April 12, 2006
PlayStation 3 holdup isn’t expected to affect game releases
Though eager video gamers may sweat the delay of a next-generation console, developers and industry experts seem less concerned.
One video game developer says a delay in the launch of the Sony PlayStation 3 console –— which will hit stores in November, and not this spring as initially planned — will not affect its schedule of releases for the console.
Bob Finlayson, spokesman for the Calabasas Hills-based THQ Inc., said the delay, which was announced at a March 15 news conference in Japan, is not a big surprise.
“It was confirmation of what everyone was expecting,” Finlayson said. “THQ has been through a lot of these console launches, so I think we have a pretty good feel of how we do it.”
Finlayson said THQ is developing games for the PS3, along with the recently released Microsoft Xbox 360, and the Nintendo Revolution, which is expected to be released later this year.
The Xbox 360 debuted last November.
Though Sony’s delay will give Microsoft a one-year head start, industry expert Brian Crecente said he does not anticipate the delay giving Microsoft an insurmountable edge.
“Yes, it is going to hurt Sony in the long run, but I still don’t think it’s going to be a case of Sony losing the war because of this one delay,” said Crecente, who is the editor of the video game blog Kotaku.com. “In my mind, gaming competition is a lot like the choice of Pepsi or Coke. Established gamers are either fans of the Xbox or the PlayStation.”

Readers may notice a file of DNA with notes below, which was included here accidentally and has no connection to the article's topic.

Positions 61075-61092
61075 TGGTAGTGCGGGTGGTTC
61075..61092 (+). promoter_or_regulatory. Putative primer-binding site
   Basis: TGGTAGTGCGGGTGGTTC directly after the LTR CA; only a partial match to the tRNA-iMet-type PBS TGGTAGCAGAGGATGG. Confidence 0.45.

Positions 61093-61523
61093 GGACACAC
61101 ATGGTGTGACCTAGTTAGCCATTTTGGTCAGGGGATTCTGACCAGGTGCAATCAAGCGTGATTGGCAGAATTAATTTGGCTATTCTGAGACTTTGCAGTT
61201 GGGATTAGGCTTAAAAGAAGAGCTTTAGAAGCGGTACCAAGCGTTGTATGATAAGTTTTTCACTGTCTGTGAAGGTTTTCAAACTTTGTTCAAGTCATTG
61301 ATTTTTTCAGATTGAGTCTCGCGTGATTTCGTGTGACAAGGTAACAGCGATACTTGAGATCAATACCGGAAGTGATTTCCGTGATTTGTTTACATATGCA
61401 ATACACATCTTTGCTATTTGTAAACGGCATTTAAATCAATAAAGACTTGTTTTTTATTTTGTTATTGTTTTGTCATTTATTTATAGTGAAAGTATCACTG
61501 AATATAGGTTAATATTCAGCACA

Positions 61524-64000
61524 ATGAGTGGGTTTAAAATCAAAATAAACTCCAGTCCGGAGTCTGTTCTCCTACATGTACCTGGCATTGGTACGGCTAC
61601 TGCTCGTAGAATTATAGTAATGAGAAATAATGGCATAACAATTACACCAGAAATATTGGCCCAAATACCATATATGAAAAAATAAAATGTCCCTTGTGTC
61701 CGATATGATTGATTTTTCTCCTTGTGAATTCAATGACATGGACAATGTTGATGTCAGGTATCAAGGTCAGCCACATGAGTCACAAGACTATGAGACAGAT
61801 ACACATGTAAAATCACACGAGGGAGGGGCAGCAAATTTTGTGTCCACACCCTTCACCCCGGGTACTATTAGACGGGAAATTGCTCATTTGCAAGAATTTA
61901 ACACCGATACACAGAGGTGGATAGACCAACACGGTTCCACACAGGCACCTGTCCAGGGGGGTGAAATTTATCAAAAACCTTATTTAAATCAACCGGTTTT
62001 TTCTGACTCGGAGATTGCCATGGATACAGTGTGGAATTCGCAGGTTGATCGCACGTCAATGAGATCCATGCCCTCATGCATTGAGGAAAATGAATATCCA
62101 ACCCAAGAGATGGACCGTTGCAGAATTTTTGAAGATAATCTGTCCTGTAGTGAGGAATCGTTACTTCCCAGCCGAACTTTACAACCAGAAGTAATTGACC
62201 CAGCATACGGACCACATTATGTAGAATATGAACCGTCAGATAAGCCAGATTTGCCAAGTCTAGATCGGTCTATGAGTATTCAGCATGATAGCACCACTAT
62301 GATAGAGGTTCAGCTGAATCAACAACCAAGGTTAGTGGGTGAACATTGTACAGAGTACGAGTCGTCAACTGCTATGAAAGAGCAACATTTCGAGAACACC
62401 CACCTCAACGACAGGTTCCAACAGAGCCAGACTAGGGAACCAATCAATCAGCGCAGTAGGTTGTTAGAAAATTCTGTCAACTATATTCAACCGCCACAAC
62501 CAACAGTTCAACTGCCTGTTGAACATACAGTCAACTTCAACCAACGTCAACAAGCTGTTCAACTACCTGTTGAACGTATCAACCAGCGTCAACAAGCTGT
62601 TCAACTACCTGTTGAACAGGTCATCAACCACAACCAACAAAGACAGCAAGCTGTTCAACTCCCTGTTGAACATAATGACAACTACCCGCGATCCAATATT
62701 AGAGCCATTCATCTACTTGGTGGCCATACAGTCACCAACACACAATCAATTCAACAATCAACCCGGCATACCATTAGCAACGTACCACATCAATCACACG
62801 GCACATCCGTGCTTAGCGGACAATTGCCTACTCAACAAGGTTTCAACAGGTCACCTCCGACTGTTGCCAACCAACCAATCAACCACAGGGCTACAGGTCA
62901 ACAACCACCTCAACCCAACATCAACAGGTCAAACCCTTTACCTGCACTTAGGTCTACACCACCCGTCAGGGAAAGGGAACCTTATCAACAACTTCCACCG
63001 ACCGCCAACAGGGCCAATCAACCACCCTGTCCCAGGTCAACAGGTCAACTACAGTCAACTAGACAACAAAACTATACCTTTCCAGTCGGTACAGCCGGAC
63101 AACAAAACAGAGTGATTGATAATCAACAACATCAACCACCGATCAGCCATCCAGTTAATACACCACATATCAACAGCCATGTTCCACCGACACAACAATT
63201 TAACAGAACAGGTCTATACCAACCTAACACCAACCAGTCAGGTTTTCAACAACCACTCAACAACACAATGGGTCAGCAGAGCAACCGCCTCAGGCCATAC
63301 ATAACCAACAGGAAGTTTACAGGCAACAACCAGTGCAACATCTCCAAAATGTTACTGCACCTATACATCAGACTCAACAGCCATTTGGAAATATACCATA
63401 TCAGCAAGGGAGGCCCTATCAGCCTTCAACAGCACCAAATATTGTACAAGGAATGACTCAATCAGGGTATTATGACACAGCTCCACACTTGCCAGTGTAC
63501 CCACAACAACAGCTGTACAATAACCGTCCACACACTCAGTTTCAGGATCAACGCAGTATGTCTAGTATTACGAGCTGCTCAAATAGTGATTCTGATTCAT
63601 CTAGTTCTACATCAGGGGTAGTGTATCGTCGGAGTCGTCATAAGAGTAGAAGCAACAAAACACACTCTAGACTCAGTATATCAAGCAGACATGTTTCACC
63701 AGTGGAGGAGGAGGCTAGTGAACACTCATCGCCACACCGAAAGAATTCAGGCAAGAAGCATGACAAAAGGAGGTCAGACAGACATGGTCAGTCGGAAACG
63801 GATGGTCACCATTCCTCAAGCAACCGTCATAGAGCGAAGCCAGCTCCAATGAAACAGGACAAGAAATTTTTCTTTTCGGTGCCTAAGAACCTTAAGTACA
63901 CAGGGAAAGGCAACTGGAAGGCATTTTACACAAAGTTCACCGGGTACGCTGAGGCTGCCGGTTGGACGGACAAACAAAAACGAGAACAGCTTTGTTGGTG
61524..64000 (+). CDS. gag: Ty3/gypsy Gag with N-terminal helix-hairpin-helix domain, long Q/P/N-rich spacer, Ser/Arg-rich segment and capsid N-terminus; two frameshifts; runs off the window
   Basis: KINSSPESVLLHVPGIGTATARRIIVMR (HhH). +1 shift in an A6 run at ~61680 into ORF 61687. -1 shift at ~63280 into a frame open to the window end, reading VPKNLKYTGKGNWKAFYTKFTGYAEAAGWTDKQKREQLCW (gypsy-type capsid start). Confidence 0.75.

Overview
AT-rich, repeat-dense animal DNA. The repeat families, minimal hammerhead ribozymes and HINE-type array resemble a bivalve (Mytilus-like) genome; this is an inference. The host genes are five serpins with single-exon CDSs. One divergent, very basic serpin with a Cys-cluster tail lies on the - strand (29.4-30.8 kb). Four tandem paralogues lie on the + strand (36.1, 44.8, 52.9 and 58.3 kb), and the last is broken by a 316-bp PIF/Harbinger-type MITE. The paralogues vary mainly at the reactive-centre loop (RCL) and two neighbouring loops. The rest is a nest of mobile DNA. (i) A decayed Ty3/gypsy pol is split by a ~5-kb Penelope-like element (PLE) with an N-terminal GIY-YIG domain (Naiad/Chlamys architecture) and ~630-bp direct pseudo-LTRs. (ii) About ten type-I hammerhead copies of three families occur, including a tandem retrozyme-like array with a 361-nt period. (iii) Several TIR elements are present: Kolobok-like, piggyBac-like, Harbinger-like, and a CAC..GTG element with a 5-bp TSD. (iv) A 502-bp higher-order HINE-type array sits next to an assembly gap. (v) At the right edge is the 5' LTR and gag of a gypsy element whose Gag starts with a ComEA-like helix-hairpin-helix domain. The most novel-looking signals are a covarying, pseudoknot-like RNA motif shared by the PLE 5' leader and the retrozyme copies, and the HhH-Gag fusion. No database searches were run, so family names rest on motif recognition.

Crecente, who is also the (Denver) Rocky Mountain News’ gaming writer, said an “enormous cost increase” could make gamers change their minds about the PlayStation 3. He said unconfirmed reports indicate the console will cost “no more than $425.” A basic Xbox 360 costs $299.
NovaLogic Inc., a video game developer based in Calabasas, has not announced plans for games on any of the next-generation systems, but has the hardware and software necessary to produce games for the PlayStation 3 and the Xbox 360, said Henrik Markarian, NovaLogic’s director of development.
Markarian said the PS3 delay “has not had a major impact on our planned product strategy.”
NovaLogic has published games for the PlayStation 2 and the Xbox. Markarian said the biggest change for the next generation of gaming will be the use of high definition graphics.